“It seems obvious, but when did you last take time out of your busy day simply to sit and think?” Asks Greg McKeown in Essentialism. “I’m talking about deliberately setting aside distraction-free time in a distraction-free space to do absolutely nothing other than to think.”
With everyone walking around with a portable computer in their back pocket, constant distraction is at your finger tips every single second of the day. It now takes more willpower and intention NOT to touch your phone when you’re bored than it does to be fully immersed in your daily surroundings during ‘waiting’ periods. Distraction or entertainment – however you wish to frame it – allows you to soothing escape whenever you feel the pang of boredom. McKeown argues that people don’t enjoy being bored “But by abolishing any change of being bored we have also lost the time we used to have to think and process.”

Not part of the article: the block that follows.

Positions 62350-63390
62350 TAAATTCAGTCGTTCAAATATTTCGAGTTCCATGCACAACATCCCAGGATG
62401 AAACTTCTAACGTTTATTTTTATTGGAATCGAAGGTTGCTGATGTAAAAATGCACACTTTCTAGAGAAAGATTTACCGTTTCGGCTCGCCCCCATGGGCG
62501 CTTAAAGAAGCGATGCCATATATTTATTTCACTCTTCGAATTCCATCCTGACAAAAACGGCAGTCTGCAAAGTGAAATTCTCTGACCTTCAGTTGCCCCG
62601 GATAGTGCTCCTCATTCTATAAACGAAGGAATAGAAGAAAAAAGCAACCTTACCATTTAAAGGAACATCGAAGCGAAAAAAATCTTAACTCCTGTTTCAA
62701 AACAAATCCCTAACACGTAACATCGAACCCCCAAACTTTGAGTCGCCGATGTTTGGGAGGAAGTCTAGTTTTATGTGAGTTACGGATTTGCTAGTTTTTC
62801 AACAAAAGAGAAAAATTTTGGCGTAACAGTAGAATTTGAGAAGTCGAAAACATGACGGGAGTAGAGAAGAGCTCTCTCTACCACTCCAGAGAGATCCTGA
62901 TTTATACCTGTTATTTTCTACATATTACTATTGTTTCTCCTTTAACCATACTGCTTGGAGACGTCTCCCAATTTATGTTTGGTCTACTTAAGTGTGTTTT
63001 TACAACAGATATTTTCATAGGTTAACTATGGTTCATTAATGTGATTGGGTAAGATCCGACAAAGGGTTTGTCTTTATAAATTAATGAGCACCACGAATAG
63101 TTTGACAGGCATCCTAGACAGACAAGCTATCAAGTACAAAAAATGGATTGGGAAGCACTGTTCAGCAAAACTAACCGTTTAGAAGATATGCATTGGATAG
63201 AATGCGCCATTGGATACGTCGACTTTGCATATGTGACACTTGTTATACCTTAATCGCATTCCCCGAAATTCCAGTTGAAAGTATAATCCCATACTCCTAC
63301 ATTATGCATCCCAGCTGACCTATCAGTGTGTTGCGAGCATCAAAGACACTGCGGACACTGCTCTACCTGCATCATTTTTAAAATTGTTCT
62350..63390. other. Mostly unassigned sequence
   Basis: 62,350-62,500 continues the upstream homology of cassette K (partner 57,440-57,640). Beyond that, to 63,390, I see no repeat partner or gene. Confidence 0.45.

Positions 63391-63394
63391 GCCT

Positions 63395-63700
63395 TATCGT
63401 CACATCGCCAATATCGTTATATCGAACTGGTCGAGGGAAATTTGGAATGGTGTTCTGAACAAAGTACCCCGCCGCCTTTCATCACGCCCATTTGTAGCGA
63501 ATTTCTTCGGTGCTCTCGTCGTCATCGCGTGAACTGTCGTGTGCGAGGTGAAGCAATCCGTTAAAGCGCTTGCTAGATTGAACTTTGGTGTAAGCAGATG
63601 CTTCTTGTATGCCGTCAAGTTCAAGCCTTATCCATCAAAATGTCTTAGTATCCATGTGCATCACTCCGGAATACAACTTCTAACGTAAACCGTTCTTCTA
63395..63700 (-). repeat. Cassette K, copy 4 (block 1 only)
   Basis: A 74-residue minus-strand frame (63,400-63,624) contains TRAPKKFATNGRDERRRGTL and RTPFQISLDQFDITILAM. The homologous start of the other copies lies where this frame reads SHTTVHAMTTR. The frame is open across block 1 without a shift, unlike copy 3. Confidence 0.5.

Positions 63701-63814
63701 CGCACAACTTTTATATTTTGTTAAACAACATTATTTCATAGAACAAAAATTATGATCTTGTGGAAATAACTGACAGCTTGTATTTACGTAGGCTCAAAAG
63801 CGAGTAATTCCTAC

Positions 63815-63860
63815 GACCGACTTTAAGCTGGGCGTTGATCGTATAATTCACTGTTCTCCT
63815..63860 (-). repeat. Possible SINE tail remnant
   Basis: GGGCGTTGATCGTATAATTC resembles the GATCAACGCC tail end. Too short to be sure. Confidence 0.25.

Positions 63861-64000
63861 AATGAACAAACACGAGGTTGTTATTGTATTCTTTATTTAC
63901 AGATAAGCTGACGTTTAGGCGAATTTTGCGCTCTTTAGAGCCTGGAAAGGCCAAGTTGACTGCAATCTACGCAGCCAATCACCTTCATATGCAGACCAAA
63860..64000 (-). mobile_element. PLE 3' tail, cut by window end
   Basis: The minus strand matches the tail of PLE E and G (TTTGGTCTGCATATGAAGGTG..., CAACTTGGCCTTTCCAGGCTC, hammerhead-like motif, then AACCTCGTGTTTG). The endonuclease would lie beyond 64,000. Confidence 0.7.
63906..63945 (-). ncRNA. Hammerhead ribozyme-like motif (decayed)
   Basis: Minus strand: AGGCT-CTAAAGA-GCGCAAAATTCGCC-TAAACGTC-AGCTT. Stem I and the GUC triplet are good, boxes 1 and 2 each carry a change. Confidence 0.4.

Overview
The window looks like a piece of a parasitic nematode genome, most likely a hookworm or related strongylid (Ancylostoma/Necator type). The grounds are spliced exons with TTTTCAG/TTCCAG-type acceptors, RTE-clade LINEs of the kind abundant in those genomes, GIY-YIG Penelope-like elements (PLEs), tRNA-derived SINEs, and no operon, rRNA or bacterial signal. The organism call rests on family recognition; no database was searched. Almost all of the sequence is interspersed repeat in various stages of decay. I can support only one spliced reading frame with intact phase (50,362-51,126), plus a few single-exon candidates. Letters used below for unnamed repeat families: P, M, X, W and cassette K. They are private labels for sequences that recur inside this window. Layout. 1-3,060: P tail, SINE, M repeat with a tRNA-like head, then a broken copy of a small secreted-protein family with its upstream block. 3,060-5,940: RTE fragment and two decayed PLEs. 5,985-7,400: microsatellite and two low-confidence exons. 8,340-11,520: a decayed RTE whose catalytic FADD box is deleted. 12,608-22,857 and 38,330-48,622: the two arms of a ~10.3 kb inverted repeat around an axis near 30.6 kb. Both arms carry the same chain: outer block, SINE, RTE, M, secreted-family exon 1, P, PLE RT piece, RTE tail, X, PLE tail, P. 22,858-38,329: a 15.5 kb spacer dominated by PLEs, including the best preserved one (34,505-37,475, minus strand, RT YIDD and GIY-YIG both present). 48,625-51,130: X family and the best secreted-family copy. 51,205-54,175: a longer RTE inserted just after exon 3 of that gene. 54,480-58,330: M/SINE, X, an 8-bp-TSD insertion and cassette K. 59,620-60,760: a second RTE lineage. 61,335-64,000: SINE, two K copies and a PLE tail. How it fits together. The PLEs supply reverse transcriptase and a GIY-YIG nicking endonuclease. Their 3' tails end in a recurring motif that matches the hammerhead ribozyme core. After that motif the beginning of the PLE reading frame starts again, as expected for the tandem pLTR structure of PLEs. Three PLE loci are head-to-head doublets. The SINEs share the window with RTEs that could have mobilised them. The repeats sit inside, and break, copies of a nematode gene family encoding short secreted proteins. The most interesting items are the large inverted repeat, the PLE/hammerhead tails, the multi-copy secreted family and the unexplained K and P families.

Zooming out from our smart phones, the ‘busyness’ epidemic is currently rife via the rat race, multitasking and being available to everyone at all times, to name a few. Jonathan Fields in How to Live a Good Life explains “By the time we reach adulthood, we’re so distracted by the pull of speed, connectivity, expectations, and rules, we lose the ability to see and experience what’s right in front of us. We become 99 percent unaware, and in doing so we lose the ability to choose and to act rather than react.” Fields suggests mindfulness as a antidote to this lack of awareness. “Mindfulness is about slowing down, noticing and seeing what is really happening in front of you in this moment, without the anxiety of expectation or the haze of regret.”
Mihaly Czikszentmihalyi in Creativity echoes the idea of slowing down: “You should just indulge in the luxury of reflection for its own sake. Whether you intend it or not, new ideas and conclusions will emerge in your consciousness anyway – and the less you try to direct the process the more creative they are likely to be.”
Regularly taking pauses to stop and think will also long term allow you to avoid future burnout. When you get completely cooked you’re forced to take a giant break – one that makes up for all the times your subconscious asked for a break and you ignored it. Save yourself that cooked feeling and allow yourself to regularly slow down.